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Crow (Squalicorax kaupi“)

Age – Late Cretaceous; Commonality – very common; Size – average: ½ inch, max – ~7/8 inch

The teeth of the crow sharks vary in shape more than any other species present here. Their teeth are flattened and normally have a greater width than length (in laterals). Crow shark teeth are also the only serrated type of shark tooth found here other than Pseudocorax. The ratio between tooth length and width gets smaller as you go further back into their mouth. They sort of don’t have an “anterior tooth” or “lateral position” or “posterior position”, such as in Scapanorhynchus teeth. It is just the tooth angle along with a couple other features that change. Anterior teeth have more of a straight shape, and posteriors are more curved distally. Crow teeth also sometimes possess small foramina on the labial side of the root. They have a cutting type of dentition.

Quotations are placed around “kaupi” because it is a paleobucket term which includes more than one species. It will likely be very difficult to determine how many “kaupi” species there really are.

The two types of Squalicorax teeth present are S. pristodontus and S. “kaupi“. S. pristodontus teeth are larger and have a wider angle in the notch on the distal part of the tooth. It also seems like S. kaupi” is more variable than S. pristodontus.

S. “kaupi” had symphyseal teeth. The anteriormost teeth of S. “kaupi” resemble its symphyseal teeth. The symphyseals are rare and were likely disappearing from its dentition. Since their symphyseal teeth are rare, it is likely that not every S. “kaupi” individual had a symphyseal tooth file in their mouth. The symphyseal teeth are rather strange in appearance. They have a much narrower root than the usual crow teeth and can vary in shape. (Information from Steve B.)

S. pristodontus had fewer variations in tooth shape than S. kaupi“. This likely has to do with the fact that it had fewer teeth in its jaws (the less teeth, the greater the chance they look similar to each other) than S. “kaupi“; it also has to do with the fact that “kaupi” is a paleobucket (the more species, the more variation). S. “kaupi” had a slightly smaller body size, but S. “kaupi” teeth are not smaller solely because of that reason; its jaws were only slightly smaller than that of S. pristodontus, but it had smaller teeth also because it had a higher tooth count. Both species have simplex serrations. S. pristodontus likely did not have a symphyseal tooth file.

Symphyseal Tooth

Lingual View

Labial View

Crow Shark Cretaceous (Squalicorax kaupi) Symphyseal tooth, New Jersey

This tooth is most likely a symphyseal. There is a small chance it could be an extreme anterior tooth, but its morphology matches better with a symphyseal tooth. Symphyseal Squalicorax teeth have a lot of variation – some have one root lobe, are hook-like, and have serrations only on one side of the crown. Note the absence of a distal notch on this symphyseal.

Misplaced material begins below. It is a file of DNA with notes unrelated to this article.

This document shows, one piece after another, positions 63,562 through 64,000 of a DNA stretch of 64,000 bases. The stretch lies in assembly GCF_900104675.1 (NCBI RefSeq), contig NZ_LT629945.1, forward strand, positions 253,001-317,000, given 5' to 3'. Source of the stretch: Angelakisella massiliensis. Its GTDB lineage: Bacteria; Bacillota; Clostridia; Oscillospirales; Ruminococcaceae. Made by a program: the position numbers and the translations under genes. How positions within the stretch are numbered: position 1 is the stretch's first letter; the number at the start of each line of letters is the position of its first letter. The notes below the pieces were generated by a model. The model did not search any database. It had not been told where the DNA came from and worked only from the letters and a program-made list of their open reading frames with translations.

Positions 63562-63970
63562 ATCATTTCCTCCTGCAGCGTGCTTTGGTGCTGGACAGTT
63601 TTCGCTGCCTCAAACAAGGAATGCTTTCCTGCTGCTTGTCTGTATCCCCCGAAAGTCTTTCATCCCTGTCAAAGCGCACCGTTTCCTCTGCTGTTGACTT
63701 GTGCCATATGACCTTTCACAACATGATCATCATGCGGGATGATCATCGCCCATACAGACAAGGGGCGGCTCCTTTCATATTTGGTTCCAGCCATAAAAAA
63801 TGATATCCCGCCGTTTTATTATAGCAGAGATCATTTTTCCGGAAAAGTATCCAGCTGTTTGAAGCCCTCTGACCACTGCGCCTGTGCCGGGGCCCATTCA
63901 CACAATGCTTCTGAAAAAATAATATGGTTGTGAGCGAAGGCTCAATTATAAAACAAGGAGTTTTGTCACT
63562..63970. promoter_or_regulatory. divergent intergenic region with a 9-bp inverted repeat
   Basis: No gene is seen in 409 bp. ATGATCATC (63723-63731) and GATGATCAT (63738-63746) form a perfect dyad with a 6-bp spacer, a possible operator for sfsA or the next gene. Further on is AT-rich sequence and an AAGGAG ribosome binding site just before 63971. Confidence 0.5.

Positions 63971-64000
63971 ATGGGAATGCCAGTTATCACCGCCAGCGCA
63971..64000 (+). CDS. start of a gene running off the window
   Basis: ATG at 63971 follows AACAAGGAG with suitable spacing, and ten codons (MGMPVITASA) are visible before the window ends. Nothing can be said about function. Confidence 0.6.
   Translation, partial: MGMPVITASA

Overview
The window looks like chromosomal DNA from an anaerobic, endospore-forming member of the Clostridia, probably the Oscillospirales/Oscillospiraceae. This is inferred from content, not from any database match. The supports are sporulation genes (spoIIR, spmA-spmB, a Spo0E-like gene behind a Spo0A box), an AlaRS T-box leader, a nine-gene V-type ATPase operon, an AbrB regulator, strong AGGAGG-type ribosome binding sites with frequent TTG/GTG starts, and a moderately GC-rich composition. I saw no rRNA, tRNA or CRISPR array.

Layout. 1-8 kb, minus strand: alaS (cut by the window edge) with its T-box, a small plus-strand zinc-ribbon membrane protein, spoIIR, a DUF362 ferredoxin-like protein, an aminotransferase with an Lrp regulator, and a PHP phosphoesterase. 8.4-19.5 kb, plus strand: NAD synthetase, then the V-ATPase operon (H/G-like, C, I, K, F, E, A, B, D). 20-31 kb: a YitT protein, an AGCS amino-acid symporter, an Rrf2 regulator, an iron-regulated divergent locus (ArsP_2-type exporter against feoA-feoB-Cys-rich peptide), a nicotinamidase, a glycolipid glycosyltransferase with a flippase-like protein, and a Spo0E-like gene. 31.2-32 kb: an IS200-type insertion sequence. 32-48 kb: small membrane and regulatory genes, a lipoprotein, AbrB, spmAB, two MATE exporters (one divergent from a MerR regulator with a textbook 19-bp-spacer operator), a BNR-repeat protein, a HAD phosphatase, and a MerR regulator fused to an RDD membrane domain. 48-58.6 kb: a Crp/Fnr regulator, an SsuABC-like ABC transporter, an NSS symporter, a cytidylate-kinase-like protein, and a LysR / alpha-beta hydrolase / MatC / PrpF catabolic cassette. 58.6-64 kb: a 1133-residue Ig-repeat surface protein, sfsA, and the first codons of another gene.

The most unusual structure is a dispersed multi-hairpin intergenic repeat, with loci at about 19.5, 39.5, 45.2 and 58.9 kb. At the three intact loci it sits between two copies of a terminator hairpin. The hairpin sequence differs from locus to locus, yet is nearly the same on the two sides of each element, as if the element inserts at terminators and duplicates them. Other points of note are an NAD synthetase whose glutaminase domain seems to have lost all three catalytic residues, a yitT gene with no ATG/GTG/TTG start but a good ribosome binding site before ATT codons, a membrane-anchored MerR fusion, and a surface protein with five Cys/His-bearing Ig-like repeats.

It is possible that Squalicorax were in the process of losing their symphyseal file(s). Most sharks might not have had a symphyseal file. That would explain the rarity of Squalicorax symphyseal teeth and their variation. (Information from Steve B.)

Anterior Teeth

Lingual View

Labial View

This tooth looks like a classical anterior tooth.

Lingual View

Labial View

Crow Shark Cretaceous (Squalicorax kaupi) Anterolateral tooth, New Jersey

A nice yellow one.

Lingual View

Labial View

This tooth is a great example of the variability of this shark. In most sharks (Scapanorhynchus is a good example) the mesial root lobe is longer than the distal one. This tooth has a larger distal root lobe.

Lingual View

Labial View

This tooth has a markedly different morphology than the others. It has a relatively deeper distal notch and a small mesial notch. It also has a different root shape.

Lateral Teeth

Lingual View

Labial View

Lateral teeth are broader and more distally angled. The root lobes are shorter than on the more anterior teeth.

Lingual View

Labial View

Crow Shark Cretaceous (Squalicorax kaupi) Lateral tooth, New Jersey
This tooth is from a juvenile. It is significantly smaller and less robust than the adult ones shown above. Juvenile teeth are less common than adult teeth.

Lingual View

Labial View

This is another juvenile tooth. It is very similar to the one shown above.

Lingual View

Labial View

This juvenile tooth has a very interesting root shape. It is very bilobate, unlike most Squalicorax teeth which have a main root with two very small root lobes.

Posterior Teeth

Lingual View

Labial View

Crow Shark Cretaceous (Squalicorax kaupi) Posterior tooth, New Jersey
Posterior teeth look distinctly different. They are very curved backward toward the distal side. The distal notch usually has an acute angle.

Lingual View

Labial View

This posterior tooth is different from the norm. It does not really curve like the “usual” posterior teeth. This tooth is a posterior because of the relatively low crown. It also has a couple interesting features. The distal notch is almost nonexistent – it looks like a little bud next to the crown. The mesial serrations on the upper part of the crown are significantly smaller than the serrations on the lower part of the crown.

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